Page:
The Springboks may have won their semifinal against Wales, but that didn’t prevent fans from taking to social media to roast Willie Le Roux and Faf de Klerk.
Two experienced Springboks who should be central to Rassie Erasmus’s plans to lift the trophy have seemingly been picked out for their errors in the tournament to date.
The Boks kick
The official stats tell us the de Klerk has kicked the ball 58 times in the four matches he has played at the Rugby World Cup, but that doesn’t give you the full picture.
The impeccable structure of top international rugby defences means that a smart kicking game is often the best way to get into points-scoring range. While there will always be some fans who groan every time the ball is kicked, just ask Naas Botha, most would be happy if the kick’s were working out for the Springboks.
De Klerk has executed some very good kicks, but he has put the ball to boot so much that it is almost inevitable that a fair number of them would backfire.
In defence of the Boks blonde halfback, his kicking is clearly part of a plan handed down to him by the coaching staff, but he would do well to lean on his own experience rather than a rigid adherence to the plan.
The Springboks two other scrum-halves both ostensibly offer more options on the attack. Still, Herschel Jantjies has struggled to provide quality service to his flyhalf, and Cobus Reinach has played just one match at the Rugby World Cup, although he did score a hat-trick against Canada.
Replacing the experienced De Klerk, who plays alongside and against England stars week-in and week-out with his club Sale, would be a bigger gamble than his box-kick up-and-unders.
De Klerk also shows a great deal of heart in harassing the opposition around the fringes when on defence. He has made more than double the number of tackles that his opposite number on Saturday Ben Youngs. Youngs is more likely to snipe around the fringes but for De Klerk that would be ill-advised given he has already surrendered nine turnovers and will have to contend with a brace of English jackals in Sam Underhill and Tom Curry sniffing around.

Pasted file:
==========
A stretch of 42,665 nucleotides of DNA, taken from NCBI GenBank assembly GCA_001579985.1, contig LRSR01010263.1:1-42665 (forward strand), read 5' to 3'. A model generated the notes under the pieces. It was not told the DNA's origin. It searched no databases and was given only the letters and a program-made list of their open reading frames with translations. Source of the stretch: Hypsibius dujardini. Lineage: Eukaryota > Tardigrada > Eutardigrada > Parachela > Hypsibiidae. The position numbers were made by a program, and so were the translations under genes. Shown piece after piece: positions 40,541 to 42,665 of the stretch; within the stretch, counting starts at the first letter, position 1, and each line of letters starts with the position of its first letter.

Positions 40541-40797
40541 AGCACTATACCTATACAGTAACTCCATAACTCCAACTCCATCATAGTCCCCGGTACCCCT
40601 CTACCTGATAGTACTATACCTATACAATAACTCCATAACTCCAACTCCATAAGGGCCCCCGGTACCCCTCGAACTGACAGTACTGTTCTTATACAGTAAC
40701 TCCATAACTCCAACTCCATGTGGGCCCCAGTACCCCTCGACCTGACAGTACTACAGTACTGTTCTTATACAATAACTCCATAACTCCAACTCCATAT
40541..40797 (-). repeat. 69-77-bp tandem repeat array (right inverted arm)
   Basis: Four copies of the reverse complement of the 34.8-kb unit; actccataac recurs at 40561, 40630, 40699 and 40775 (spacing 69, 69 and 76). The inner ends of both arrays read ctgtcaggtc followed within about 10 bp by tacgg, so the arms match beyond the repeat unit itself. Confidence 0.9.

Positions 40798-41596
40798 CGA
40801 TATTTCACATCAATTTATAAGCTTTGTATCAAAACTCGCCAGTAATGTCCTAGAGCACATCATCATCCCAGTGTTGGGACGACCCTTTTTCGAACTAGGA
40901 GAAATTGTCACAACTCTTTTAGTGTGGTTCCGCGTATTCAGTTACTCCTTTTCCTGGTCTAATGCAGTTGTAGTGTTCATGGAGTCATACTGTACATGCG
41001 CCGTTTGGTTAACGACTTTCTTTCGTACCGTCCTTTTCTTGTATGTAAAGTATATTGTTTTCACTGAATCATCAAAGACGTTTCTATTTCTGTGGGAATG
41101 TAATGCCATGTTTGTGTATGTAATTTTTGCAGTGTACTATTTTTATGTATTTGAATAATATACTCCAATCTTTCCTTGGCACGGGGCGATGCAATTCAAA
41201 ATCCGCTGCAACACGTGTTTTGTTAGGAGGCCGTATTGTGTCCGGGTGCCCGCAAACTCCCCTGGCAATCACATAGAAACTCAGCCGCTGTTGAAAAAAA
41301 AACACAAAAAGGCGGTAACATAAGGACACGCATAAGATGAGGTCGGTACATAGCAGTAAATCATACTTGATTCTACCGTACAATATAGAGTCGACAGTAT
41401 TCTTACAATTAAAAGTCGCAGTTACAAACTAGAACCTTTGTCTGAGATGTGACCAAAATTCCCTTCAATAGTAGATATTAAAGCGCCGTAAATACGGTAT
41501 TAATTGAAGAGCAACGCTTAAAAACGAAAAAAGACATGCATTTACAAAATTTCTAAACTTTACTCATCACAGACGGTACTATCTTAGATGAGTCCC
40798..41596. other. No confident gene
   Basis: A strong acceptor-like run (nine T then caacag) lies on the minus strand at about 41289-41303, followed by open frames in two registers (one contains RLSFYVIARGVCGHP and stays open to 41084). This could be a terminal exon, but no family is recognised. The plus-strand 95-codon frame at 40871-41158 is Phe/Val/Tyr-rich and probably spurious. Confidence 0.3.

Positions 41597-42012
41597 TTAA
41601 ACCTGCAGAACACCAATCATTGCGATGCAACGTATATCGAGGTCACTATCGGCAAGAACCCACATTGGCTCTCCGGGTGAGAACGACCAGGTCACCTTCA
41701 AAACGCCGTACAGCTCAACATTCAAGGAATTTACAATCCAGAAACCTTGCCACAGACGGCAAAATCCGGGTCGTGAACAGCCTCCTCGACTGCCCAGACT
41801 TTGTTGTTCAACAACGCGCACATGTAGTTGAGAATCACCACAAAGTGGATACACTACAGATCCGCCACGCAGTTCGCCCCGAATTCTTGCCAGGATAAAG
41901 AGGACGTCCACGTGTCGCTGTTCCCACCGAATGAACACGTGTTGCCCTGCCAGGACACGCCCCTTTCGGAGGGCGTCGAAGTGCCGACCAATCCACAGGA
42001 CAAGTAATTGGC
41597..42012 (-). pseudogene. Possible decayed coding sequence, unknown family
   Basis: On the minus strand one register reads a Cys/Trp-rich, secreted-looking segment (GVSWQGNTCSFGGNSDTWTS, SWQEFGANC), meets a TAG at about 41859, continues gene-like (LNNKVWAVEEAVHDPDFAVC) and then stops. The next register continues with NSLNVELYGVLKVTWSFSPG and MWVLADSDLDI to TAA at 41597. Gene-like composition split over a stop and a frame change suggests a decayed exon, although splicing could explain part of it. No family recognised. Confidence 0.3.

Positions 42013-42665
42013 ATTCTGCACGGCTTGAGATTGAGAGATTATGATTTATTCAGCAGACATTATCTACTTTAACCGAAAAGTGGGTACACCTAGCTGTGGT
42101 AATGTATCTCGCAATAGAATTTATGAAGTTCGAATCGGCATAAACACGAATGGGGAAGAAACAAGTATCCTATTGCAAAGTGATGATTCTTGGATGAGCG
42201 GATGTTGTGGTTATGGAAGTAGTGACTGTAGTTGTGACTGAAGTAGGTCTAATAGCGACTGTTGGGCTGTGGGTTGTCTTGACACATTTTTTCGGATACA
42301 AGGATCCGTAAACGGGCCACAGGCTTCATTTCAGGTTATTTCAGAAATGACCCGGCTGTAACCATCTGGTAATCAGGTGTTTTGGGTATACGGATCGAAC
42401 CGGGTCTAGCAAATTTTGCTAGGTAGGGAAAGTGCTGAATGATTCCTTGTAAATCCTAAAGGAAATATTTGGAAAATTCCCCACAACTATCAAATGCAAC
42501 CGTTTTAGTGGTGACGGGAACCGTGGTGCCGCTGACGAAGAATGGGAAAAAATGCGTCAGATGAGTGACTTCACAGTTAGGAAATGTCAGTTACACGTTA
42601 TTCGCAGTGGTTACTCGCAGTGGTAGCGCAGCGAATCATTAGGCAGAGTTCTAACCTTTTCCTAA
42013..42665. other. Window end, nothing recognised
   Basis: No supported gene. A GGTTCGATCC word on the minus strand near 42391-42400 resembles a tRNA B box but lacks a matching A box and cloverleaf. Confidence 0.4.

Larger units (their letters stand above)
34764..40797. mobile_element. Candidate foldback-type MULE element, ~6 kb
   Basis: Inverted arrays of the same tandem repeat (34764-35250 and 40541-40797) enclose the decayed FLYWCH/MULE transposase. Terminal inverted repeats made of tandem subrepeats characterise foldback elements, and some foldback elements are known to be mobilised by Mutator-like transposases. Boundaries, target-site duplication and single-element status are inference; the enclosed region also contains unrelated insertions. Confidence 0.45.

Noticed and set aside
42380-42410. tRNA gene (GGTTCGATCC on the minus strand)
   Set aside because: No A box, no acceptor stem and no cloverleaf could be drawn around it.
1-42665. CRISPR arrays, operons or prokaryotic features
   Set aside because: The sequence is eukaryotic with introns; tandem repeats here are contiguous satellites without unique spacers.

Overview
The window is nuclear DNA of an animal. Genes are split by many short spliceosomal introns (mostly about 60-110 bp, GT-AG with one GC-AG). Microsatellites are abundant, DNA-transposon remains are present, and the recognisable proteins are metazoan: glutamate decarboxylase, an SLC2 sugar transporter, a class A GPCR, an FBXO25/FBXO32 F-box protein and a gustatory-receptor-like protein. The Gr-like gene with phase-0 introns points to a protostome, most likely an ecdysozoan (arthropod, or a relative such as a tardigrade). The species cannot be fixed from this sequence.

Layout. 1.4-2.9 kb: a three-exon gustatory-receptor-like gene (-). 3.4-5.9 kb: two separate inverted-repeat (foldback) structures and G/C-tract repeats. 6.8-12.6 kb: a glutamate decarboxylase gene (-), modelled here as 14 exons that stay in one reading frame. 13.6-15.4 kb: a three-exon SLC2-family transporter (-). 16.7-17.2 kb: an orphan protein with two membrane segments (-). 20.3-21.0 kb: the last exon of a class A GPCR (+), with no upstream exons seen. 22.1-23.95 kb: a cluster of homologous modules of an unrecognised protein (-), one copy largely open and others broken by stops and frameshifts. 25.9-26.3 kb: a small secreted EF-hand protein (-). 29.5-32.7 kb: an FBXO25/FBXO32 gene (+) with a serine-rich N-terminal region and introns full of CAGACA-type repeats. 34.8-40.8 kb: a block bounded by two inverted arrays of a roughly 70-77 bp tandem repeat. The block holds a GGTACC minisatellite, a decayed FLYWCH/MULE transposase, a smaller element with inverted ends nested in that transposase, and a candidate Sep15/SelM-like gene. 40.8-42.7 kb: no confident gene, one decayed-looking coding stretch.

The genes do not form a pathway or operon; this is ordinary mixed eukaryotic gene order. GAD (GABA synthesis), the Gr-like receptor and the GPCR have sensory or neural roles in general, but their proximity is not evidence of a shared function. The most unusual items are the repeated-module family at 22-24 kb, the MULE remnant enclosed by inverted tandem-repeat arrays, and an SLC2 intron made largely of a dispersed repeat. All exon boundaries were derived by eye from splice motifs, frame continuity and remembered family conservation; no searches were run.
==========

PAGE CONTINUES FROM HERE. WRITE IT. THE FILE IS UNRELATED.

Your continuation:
At this stage of the tournament, given all that has gone before De Klerk remains the safe option at 9.
Fullback Le Roux has cut something of a bumbling figure amongst an otherwise sharp Springbok backline. He has not helped himself by letting relatively straightforward balls slip through his grasp often in promising attacking situations.
Le Roux will win his 61st Test cap against England though and none of the men who could replace him have anywhere near that level of experience in his position.
Unless there is something physically wrong with Le Roux that is causing him to drop so many balls, particularly in attacking situations, Erasmus is dead-right to back him.
We might look back and ask why the Springboks have neglected their options in the position but the World Cup final is not the time or place for experiments.
If it goes pear-shaped for the Springboks
The Springboks have just two backs on their bench but they offer cover for the troublesome 9 and 15 positions. Jantjies retains his place on the bench as cover for De Klerk while Frans Steyn can play at flyhalf, centre and fullback. Steyn was touted as an option at fullback by former Bok coach Nick Mallet during the group stages and replaced Le Roux in the semifinal. Steyn is likely to be brought on if things are tight late on as he can slam a drop-goal over from inside his own half, but Erasmus might have to bring him into the action earlier if Le Roux fails to rise to the occasion.